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EDITORIALS / BLACK FRIDAY

United Shoppers of America

November 25, 2005

IT'S ALMOST A CIVIC RITUAL, this mass migration to the shopping center or the outlet mall or the big-box store, and the earlier you go, the better a citizen you are. Doors opened hours ago, if they ever closed.

Ah, Black Friday. The term has a funereal connotation, as if we all flock to the stores to mourn our society's excess. But it is hardly that. The "black" here refers to the phrase "in the black," as in profitable. The theory, which is now so widespread it hardly matters anymore if it's true, is that the holiday shopping season that begins today will put many retailers into the black for the year. Consider it the modern-day retail equivalent of an old harvesting festival.

It's easy to deride consumerism. Yet the crowds at the stores today and in the weeks to come will not just be grasping for the latest mass-marketed gadgets and gewgaws. They will be taking a leap of faith and making a vote of confidence in the resilience of the U.S. economy. The fabled American consumer, buoyed by low interest rates and a booming housing market that has turned many homes into ATMs via refinancings, has carried the economy for much of the decade, from the trauma of the dot-com bust through 9/11, corporate scandals, war and the epic hurricanes (and those equally epic fuel costs) of this fall. In the third quarter of this year, the nation's economy grew at a brisk 3.8% annual rate. Remarkably, that was the 10th straight quarter of growth of 3% or greater.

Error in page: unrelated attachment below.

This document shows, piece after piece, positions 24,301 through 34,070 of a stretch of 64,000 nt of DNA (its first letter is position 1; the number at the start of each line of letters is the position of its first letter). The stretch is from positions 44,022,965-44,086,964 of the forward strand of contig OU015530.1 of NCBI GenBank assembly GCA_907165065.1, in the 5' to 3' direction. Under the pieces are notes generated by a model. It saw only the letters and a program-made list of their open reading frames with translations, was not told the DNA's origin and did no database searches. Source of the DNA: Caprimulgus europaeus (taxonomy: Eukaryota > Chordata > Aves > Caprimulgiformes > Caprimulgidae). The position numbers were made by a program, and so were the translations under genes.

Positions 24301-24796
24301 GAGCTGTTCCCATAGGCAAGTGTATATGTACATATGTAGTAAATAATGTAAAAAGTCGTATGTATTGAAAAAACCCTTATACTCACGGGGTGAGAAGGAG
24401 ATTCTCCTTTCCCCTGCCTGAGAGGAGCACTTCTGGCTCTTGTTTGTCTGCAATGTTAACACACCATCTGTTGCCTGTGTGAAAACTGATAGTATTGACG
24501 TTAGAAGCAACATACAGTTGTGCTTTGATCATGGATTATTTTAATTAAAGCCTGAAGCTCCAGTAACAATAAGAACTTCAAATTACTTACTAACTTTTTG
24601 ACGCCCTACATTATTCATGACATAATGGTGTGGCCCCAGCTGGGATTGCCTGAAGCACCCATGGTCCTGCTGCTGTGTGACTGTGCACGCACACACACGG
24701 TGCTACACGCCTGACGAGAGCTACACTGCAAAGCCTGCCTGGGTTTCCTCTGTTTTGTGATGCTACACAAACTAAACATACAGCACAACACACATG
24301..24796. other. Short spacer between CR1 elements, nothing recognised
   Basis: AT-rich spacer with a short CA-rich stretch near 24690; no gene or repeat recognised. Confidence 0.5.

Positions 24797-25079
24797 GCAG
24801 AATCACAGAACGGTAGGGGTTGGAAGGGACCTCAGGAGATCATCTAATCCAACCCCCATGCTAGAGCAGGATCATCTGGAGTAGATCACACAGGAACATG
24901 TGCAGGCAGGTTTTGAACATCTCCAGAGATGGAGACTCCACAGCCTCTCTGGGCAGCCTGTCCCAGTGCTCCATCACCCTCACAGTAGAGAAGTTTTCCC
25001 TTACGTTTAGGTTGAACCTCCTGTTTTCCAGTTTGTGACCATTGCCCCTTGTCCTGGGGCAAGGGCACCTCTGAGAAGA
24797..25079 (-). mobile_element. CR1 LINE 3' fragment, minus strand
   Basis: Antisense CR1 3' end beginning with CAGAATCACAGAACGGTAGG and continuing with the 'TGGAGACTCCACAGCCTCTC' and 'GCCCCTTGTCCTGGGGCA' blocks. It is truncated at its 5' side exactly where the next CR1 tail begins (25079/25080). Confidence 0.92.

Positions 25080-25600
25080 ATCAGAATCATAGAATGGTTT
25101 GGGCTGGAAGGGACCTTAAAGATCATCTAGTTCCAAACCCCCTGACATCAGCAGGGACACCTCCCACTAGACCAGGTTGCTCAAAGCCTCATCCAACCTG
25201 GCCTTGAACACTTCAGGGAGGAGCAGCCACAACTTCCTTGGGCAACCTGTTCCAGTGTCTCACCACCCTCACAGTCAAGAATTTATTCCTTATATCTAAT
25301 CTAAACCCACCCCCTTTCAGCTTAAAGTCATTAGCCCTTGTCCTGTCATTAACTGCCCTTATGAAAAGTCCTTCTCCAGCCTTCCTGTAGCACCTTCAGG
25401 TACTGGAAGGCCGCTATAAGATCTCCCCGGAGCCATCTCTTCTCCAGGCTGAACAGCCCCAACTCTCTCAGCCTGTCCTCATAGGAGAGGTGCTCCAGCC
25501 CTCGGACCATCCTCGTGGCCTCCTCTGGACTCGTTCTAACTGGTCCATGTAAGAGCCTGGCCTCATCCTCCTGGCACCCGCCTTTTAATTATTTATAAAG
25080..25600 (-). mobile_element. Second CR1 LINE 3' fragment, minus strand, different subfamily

Consumers will go on a nearly half-trillion-dollar shopping spree between Thanksgiving and Christmas. Economists differ on whether this will be a solid or a strong season, and nervous retailers are slashing prices earlier than ever and uttering those two magic words -- free shipping -- to help close the deal. Plummeting gas prices could also add to shoppers' holiday cheer.

There are clouds on the horizon, of course. (There always is in the consumer economy.) Fuel costs could shoot up again, and the stalling housing market in much of the nation could make Americans feel less prosperous. And when it's all over early next year, those December credit card statements could hit mailboxes just in time for a rise in interest rates. But economics isn't always about black or red. It's usually about the grays. With other engines of growth coming on strong, such as business investment and government spending, the economy may be able to continue thriving with a less exuberant consumer.

We're all going to need a break come January anyway. Until then, take a deep breath, pace yourself, and be patient with the clerks and considerate of your fellow shoppers -- even the ones elbowing you aside en route to the checkout counter.

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